Sharing a taxi is common around many train stations in smaller towns in Taiwan. The drivers will have signs up for their destination, and their service is run more like a private bus than a car for hire. Their fare is usually printed onto their sign board, and once the car is full, they'll drive off.

In recent years there is a saddening trend towards pushy taxi drivers hanging around the bus stops in Taipei for places like JiuFen. Like nearly every city with bad taxi drivers trying to leach money out of tourists they'll ask you where you're going, tell you the bus isn't coming or just left, tell you they can beat the bus for speed, or that the place you want to go is closed. While it is true the taxi can beat the bus for speed, the timetable is often exaggerated. Recently the bus to Jiu Fen, which runs out of Taipei every 15 minutes and takes about an hour depending on traffic, was touted as having just left, coming every hour, and taking over two hours to reach its destination. The driver offered to get us there in 45 minutes. Our bus came five minutes later, and it took us 55 minutes to arrive for a fraction of the price. Get the truth about transportation ahead of time and don't get taken in by shifty sales tactics!

With all of that said, don't be afraid to climb into a taxi and get where you're going in a hurry. Plenty of Taiwanese locals use them and love them as a convenient means of getting around. If you're curious about riding along in a taxi and seeing what it's like to be a driver in Taiwan, there are ways to book a spot riding along with a driver for a day.


It's not a great idea to rent and ride a scooter in Taiwan, especially on the over crowded west coast. Notable exceptions to this are the east coast cities of TaiDong, HuaLien, and YiLan where traffic isn't as bad, the scenery is epic and otherwise unreachable without a car or taxi.

Scootering should not be considered a safe activity and people get hurt or killed with regularity in Taiwan. Cars and trucks rarely respect other vehicles right to space on the road, and the results of an accident on a scooter or motorcycle are far worse than for passengers in a car. You should only be scootering/motorcycling in Taiwan if it is an absolute last choice or you're feeling adventurous on the relatively underpopulated east coast.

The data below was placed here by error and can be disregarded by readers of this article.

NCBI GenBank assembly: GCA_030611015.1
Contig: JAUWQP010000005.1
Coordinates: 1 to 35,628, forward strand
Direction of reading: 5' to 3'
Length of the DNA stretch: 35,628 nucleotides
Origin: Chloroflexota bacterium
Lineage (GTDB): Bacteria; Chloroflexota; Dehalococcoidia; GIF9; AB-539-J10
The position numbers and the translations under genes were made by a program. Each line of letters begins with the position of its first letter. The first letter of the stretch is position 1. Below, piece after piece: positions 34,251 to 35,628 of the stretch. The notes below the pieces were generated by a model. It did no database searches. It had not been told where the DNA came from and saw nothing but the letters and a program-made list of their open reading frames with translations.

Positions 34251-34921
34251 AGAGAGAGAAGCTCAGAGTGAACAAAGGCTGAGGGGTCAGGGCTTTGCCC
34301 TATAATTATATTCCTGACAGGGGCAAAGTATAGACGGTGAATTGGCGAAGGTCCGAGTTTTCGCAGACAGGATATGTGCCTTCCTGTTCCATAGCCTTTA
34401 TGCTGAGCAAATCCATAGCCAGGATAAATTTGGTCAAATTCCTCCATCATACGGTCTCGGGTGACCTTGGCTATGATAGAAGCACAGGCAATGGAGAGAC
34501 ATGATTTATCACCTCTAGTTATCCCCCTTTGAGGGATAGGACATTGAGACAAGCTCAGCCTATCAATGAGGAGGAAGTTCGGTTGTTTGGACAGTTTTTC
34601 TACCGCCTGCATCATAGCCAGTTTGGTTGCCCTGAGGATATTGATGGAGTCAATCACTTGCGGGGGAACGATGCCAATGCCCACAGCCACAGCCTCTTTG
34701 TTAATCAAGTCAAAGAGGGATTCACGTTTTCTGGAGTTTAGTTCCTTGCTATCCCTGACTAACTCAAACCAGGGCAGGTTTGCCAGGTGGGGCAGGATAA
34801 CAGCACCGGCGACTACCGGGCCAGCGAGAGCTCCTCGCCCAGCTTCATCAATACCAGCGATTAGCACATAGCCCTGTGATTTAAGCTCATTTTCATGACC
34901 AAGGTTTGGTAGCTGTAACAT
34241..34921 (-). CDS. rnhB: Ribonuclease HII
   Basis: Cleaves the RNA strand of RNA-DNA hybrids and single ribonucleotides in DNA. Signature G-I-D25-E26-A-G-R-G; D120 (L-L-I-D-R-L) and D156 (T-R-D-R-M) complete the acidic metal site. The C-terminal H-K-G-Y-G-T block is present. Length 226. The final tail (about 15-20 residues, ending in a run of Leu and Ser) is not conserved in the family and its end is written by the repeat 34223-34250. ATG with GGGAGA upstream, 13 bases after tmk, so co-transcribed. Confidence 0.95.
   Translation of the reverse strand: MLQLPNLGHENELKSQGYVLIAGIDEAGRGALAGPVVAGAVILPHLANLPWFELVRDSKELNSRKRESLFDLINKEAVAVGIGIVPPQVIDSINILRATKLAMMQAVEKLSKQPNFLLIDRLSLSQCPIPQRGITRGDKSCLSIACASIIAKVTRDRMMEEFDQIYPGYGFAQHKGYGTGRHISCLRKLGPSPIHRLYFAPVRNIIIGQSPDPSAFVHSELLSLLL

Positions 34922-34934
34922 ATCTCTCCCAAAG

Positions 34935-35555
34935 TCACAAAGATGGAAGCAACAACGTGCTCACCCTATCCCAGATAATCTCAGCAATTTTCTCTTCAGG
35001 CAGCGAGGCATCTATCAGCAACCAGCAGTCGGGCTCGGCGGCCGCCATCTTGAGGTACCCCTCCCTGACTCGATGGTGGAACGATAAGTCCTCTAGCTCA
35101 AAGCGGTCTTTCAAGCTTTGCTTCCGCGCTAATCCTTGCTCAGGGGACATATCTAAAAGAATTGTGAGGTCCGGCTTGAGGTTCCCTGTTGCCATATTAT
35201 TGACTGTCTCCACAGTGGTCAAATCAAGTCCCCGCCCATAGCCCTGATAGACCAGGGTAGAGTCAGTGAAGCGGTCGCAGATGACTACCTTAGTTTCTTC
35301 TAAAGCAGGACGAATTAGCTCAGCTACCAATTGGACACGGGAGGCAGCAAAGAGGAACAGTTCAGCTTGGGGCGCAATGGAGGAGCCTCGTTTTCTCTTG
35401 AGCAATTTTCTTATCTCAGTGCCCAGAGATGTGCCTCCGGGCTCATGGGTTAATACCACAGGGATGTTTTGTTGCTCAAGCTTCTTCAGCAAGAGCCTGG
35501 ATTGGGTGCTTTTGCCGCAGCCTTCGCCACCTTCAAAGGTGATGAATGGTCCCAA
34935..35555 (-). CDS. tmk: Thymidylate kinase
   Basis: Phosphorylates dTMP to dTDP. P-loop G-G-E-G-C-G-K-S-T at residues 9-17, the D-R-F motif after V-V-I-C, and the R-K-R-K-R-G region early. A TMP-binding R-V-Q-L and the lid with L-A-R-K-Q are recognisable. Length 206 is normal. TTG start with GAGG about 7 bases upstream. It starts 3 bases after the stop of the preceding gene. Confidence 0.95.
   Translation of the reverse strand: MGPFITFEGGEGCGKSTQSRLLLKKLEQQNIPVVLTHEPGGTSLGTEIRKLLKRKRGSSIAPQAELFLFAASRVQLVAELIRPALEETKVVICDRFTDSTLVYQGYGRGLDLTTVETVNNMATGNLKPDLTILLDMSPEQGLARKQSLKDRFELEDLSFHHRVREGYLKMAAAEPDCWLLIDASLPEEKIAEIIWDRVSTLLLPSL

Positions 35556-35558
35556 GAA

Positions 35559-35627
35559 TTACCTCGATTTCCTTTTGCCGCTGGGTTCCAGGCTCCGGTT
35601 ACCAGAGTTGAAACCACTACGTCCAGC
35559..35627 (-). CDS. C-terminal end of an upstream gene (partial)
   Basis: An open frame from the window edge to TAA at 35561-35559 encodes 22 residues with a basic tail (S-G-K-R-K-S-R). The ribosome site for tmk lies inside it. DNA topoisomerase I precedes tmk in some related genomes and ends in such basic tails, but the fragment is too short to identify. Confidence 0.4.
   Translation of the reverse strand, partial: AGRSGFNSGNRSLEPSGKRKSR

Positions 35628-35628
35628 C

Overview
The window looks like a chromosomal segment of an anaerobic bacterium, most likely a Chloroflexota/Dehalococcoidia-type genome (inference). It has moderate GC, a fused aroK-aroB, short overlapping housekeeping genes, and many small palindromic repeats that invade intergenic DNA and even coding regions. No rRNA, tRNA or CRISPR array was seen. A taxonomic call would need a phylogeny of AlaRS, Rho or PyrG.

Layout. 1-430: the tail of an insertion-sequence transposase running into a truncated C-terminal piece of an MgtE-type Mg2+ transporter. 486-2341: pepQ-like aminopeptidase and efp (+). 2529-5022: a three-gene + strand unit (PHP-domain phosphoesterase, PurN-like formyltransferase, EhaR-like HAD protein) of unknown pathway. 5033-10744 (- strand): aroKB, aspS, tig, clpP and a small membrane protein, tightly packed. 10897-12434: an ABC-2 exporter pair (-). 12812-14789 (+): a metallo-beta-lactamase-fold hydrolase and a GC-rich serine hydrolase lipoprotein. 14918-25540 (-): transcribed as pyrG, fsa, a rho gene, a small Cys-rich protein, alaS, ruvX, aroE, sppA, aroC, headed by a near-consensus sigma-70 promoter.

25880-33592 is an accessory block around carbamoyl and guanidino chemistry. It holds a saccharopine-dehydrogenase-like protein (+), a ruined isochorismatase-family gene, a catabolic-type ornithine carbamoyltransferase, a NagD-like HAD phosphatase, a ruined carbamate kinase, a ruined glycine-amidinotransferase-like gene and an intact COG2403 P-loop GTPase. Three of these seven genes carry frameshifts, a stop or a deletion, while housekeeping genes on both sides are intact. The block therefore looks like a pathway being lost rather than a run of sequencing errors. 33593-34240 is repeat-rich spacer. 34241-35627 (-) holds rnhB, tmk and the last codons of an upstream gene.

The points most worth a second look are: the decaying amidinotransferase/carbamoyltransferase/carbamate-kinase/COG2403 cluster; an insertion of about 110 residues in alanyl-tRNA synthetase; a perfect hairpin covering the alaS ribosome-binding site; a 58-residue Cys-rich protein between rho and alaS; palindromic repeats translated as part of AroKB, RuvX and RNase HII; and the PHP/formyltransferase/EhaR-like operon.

If you plan to rent a scooter, be sure to bring an international drivers license endorsed for driving a motorcycle. Despite being allowed to drive as a tourist, many stores won't actually rent out a scooter to a foreigner without a Taiwanese license. This is especially true in Tainan and TaiZhong (TaiChung). Getting a local license is possible after taking a written and driving test and is a viable option if you're going to be in the country for a while.

For a short visit, the days of going around and finding a lazy shop owner who doesn't mind renting to a foreign visitor are largely over. You'll likely need to pay a higher rate (between $400 - $600) a day, and also leave a credit card number in case you get a speeding ticket from one of the many automated speed control checkpoints.

It is needlessly complicated to attempt to explain everything about how to drive in Taiwan, but the basic rules are these.

Don't speed
Don't drive in lanes with 4 large yellow characters in them. They mean no scooters and driving there will get you a ticket.
Don't turn left at lights unless you know that you legally can. Nearly every city intersection will have a two turn rule. Scooters pull off to the right into a waiting box, and then wait for the light to change before driving again.
Scooter drivers should always wear a helmet
Don't use cellphones at stop lights or while driving
Don't drink alcohol. Police checkpoints have become far more common in recent years, with tons of “veteran foreigners” getting tickets for driving under the influence.
Scooters can filter through the cars on the road, both stopped and moving, and there is a waiting box designed for scooters which is in front of the cars.
Do not put your wheels over the large white stop line at red lights.
Stop signs and yields in alleys and those which lead to large streets are (in practice) optional at best. Nasty accidents happen when two vehicles charge into small alley intersections at high speeds.
Do not turn right on red.
Don't do wheelies, and don't drive like a psychopath with a death wish.

Follow those rules and while you might not be safe, you'll at least avoid getting tickets.

Happy driving!